History of Cusco

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Cusco, Mystical City
The city of Cusco is built in the valley of the Huatanay River, in the southern sierra of Peru. Cusco, from the quechua Qosco, means the "navel of the world" and this name is due to the fact that it has always been the center of a vast network of roads which connect each one of the four regions that represent the " four parts of the world" according to the Andean cosmovision.

Currently, the city of Cusco is the main tourist destination in the country and one of the most important in America. Called by the Incas the "house and dwelling of gods" it is historically significant as the capital of the Tawantinsuyo.

Of course Cusco is also a colonial city, with splendid churches and large houses. Many consider that it is exactly this special mixture which makes it a really charming city.

The importance of Cusco peaked during the reign of the Incas (1438-1532 A.D.), but its exact origins as a city are not actually known, as they are lost among myths and legends. One of the most popular legends has been passed down through the famous chronicles of the Inca Garcilaso de la Vega, in which the stories of Manco Cápac and Mama Ocllo are told, the couple that magically emerged from the holy waters of Titicaca Lake, about the XI and XII centuries A.D., to found the city of Cusco.

Furthermore, Cusco was the center of government of the four regions of the Incan empire, which comprised a great part of what currently is Ecuador, Colombia, Peru, Bolivia, Argentina and Chile. The Incan society was an admirable example of organization, and nowadays is admired because of its great knowledge of architecture, hydraulic engineering, medicine and agriculture.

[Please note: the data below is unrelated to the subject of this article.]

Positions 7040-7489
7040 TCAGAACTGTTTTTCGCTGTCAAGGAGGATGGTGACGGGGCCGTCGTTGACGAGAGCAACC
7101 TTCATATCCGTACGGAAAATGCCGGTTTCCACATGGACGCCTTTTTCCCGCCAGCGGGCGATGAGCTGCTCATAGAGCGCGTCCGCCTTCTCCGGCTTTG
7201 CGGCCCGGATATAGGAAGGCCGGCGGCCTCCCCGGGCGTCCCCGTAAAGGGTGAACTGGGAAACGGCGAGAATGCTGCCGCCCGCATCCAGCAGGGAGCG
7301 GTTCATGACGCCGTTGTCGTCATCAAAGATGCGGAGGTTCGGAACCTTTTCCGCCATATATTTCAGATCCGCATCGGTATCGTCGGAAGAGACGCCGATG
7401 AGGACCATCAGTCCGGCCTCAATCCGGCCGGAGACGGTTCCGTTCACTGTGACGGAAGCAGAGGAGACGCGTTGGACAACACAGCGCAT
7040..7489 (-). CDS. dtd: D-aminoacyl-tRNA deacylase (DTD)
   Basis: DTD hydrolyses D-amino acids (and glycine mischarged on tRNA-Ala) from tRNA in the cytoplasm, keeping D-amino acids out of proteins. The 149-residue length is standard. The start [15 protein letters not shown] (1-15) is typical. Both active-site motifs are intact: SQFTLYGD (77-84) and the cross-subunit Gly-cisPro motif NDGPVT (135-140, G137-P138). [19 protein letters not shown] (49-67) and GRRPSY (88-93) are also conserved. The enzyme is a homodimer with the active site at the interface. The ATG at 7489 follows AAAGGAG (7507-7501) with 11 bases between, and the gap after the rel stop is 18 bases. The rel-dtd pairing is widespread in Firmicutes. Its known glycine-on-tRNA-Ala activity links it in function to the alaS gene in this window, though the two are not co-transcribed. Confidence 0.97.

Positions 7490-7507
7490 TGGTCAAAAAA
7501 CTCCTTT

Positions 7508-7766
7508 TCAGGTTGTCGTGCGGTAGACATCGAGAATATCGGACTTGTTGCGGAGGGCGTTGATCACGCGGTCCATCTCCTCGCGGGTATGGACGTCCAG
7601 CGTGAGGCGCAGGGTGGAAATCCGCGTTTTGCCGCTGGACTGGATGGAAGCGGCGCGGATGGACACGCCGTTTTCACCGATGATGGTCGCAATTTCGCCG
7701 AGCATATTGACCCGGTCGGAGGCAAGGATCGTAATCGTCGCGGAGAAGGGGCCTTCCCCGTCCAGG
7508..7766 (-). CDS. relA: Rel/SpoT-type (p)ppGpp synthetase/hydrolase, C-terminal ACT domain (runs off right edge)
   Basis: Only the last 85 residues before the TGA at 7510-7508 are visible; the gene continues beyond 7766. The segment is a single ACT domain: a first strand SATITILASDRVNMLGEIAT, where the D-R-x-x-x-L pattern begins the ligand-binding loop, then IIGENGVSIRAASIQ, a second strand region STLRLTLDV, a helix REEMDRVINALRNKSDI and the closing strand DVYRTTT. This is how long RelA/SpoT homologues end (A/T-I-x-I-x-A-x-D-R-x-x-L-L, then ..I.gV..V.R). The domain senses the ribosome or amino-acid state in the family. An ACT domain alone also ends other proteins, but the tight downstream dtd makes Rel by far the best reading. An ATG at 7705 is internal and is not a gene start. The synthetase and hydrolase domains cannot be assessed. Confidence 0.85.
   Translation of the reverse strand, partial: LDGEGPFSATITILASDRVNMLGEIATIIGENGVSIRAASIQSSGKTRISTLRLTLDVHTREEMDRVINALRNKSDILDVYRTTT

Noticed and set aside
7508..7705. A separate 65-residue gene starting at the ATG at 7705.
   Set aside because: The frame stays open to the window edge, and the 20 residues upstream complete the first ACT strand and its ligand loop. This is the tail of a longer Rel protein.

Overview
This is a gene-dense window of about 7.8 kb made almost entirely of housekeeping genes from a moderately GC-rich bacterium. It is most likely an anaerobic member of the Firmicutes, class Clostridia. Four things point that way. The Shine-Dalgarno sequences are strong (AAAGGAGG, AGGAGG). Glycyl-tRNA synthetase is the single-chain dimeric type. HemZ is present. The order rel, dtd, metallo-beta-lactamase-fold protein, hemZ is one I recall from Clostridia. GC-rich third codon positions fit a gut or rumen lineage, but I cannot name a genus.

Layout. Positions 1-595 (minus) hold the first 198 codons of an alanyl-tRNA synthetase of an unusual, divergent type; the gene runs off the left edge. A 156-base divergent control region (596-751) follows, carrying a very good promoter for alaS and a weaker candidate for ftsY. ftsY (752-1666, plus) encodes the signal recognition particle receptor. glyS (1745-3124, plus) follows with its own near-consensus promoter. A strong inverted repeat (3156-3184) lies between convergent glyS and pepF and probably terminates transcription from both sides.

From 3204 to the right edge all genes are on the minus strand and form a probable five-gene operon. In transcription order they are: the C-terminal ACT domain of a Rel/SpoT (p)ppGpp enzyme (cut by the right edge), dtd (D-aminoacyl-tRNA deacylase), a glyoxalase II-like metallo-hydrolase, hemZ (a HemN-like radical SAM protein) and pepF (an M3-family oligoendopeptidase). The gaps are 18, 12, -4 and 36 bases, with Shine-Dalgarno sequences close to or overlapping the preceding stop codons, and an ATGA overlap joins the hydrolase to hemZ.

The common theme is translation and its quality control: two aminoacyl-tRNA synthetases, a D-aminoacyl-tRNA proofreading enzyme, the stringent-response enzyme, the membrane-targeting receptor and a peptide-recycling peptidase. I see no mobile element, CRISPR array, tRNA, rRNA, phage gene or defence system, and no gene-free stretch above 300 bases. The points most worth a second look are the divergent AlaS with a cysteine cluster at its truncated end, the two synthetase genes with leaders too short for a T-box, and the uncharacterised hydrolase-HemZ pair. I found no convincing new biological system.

The Spanish Conquest
In the year 1534, the Spanish arrived under the command of the conqueror Francisco Pizarro and a Spanish city was founded over Cusco. This meant a dramatic change for the Andean world after two thousand years of independent development. Many important Incan constructions were destroyed or served as the base for other new constructions (one can see the evidence of this at some temple sites).

In contrast with the thought of some people, Cusco then became one of the most sublime expressions of the mixture of races in America. However, the Spanish conquest also had another aspect: indigenous opposition would lead to great revolutions against Spanish imperial domination, among these, the revolution led by José Gabriel Condorcanqui (Tupac Amaru II) in 1780; that of the Angulo brothers in 1813; and that commanded by Mateo Pumacahua in 1814.

The Lost City of the Incas
In 1911, due to the information provided by local peasants, the American researcher Hiram Bingham discovered the majestic Incan citadel of Machu Picchu which is today one of the main tourist destinations in America and is considered one of the world´s most outstanding feats of architecture. It comprises military type buildings, squares, temples and terraces (for cultivation), and is nestled between the mountains of Machu Picchu (old mountain) and Huayna Picchu (young mountain), in the middle of the tropical jungle. It is known that it was a cult center, astronomical observatory, and private property of Inca Pachacutec and his family.